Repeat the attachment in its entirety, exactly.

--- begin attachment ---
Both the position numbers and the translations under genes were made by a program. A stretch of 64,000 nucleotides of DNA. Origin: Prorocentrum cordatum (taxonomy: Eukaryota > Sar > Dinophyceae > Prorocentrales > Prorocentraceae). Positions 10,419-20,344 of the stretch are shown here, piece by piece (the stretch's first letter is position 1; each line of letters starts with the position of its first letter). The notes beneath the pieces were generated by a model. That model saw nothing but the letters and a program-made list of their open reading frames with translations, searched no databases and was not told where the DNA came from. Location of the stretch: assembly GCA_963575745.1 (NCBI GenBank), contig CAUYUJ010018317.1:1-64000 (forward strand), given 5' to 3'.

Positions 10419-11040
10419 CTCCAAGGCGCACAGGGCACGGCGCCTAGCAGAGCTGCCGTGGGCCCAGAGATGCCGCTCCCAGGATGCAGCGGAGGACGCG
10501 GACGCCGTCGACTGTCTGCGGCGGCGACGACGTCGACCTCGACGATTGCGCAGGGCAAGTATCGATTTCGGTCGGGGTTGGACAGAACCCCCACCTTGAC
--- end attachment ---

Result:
Both the position numbers and the translations under genes were made by a program. A stretch of 64,000 nucleotides of DNA. Origin: Prorocentrum cordatum (taxonomy: Eukaryota > Sar > Dinophyceae > Prorocentrales > Prorocentraceae). Positions 10,419-20,344 of the stretch are shown here, piece by piece (the stretch's first letter is position 1; each line of letters starts with the position of its first letter). The notes beneath the pieces were generated by a model. That model saw nothing but the letters and a program-made list of their open reading frames with translations, searched no databases and was not told where the DNA came from. Location of the stretch: assembly GCA_963575745.1 (NCBI GenBank), contig CAUYUJ010018317.1:1-64000 (forward strand), given 5' to 3'.

Positions 10419-11040
10419 CTCCAAGGCGCACAGGGCACGGCGCCTAGCAGAGCTGCCGTGGGCCCAGAGATGCCGCTCCCAGGATGCAGCGGAGGACGCG
10501 GACGCCGTCGACTGTCTGCGGCGGCGACGACGTCGACCTCGACGATTGCGCAGGGCAAGTATCGATTTCGGTCGGGGTTGGACAGAACCCCCACCTTGAC